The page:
In two ESRC IAA knowledge exchange projects, Dr Hindpal Bhui, inspection team leader at HM Inspectorate of Prisons (HMIP), and HMIP’s lead on immigration detention, will work with Professor Mary Bosworth and the Border Criminologies research group to help build a mutual understanding of and shine light on sites often hidden from the world – immigration detention centres.
The pilot project, undertaken during 2016 and 2017, aimed to investigate the conditions in immigration detention and the nature of human-rights based detention monitoring in four countries affected by large scale migration, Turkey, Greece, Italy and Hungary. Working together we sought to understand the political and migration policy context, the structure of and conditions in detention, and the way that detention was being used. Most importantly, we sought to understand the structure and history of the National Preventive Mechanisms, how they were monitoring immigration detention and what they felt would help to improve the impact and outcomes of their work. You can read the final report from this project here.
The second phase of the project will develop this exploratory work. It will focus in more detail on Greece in particular, but also Turkey and Italy. The project will build on the work already done to foster direct engagement and exchange visits among practitioners and academics. In so doing, we hope not only to better understand what is happening, but also to contribute to evidence-based practice, drawing on best practice and encouraging critical reflection and development.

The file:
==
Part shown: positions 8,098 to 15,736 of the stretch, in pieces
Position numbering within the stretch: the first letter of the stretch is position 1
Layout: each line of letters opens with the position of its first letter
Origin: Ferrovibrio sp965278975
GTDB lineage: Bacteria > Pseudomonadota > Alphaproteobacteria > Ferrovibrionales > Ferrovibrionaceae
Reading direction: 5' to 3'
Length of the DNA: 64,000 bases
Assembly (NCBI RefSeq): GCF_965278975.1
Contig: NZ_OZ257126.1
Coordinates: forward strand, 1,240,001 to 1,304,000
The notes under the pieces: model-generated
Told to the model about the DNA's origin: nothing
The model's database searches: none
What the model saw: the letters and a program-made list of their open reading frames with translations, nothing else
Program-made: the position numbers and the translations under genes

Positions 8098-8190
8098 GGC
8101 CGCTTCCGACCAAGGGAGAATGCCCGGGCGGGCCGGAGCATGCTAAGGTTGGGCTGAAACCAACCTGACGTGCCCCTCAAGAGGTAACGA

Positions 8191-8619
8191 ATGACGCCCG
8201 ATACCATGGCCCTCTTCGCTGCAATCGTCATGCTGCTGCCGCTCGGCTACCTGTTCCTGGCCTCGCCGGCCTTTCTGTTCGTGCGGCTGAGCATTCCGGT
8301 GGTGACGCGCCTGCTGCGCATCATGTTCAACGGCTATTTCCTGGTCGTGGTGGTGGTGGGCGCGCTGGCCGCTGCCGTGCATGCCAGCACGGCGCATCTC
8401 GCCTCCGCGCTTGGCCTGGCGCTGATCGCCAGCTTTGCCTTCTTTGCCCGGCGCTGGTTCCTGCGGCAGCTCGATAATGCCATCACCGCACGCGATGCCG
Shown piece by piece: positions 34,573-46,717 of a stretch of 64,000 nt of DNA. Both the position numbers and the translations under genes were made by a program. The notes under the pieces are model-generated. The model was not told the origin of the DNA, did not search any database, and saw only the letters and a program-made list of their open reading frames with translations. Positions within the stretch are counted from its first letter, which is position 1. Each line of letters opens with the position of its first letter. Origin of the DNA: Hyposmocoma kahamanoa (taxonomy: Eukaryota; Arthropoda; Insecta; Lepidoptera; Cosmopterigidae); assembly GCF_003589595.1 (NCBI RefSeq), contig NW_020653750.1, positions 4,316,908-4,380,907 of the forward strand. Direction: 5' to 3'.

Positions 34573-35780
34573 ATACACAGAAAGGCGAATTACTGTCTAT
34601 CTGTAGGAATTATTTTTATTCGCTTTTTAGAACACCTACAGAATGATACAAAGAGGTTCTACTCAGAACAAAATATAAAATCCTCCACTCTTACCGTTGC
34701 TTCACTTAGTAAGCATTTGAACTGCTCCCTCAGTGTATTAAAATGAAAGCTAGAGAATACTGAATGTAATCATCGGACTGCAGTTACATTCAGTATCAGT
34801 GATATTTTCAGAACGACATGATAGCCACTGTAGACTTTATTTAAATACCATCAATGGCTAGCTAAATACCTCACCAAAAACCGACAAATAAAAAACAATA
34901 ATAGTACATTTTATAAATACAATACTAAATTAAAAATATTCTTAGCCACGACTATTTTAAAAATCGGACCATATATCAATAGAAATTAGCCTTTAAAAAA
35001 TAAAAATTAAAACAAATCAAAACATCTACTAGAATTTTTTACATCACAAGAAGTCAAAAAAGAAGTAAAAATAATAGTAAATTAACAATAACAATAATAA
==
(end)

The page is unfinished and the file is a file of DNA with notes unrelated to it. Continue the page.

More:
HMIP is the lead member of the UK National Preventive Mechanisms (NPM), whose role is to monitor human rights under the terms of the UN Optional Protocol to the Convention Against Torture (OPCAT). HMIP inspect and report on conditions in custodial sites, including prisons and detention centres. As a senior member of HMIP, Dr Bhui incorporates a long-term vision about how to deal with migration in an increasingly globalised world into his monitoring work.
These projects are funded by Oxford's ESRC Impact Acceleration Account.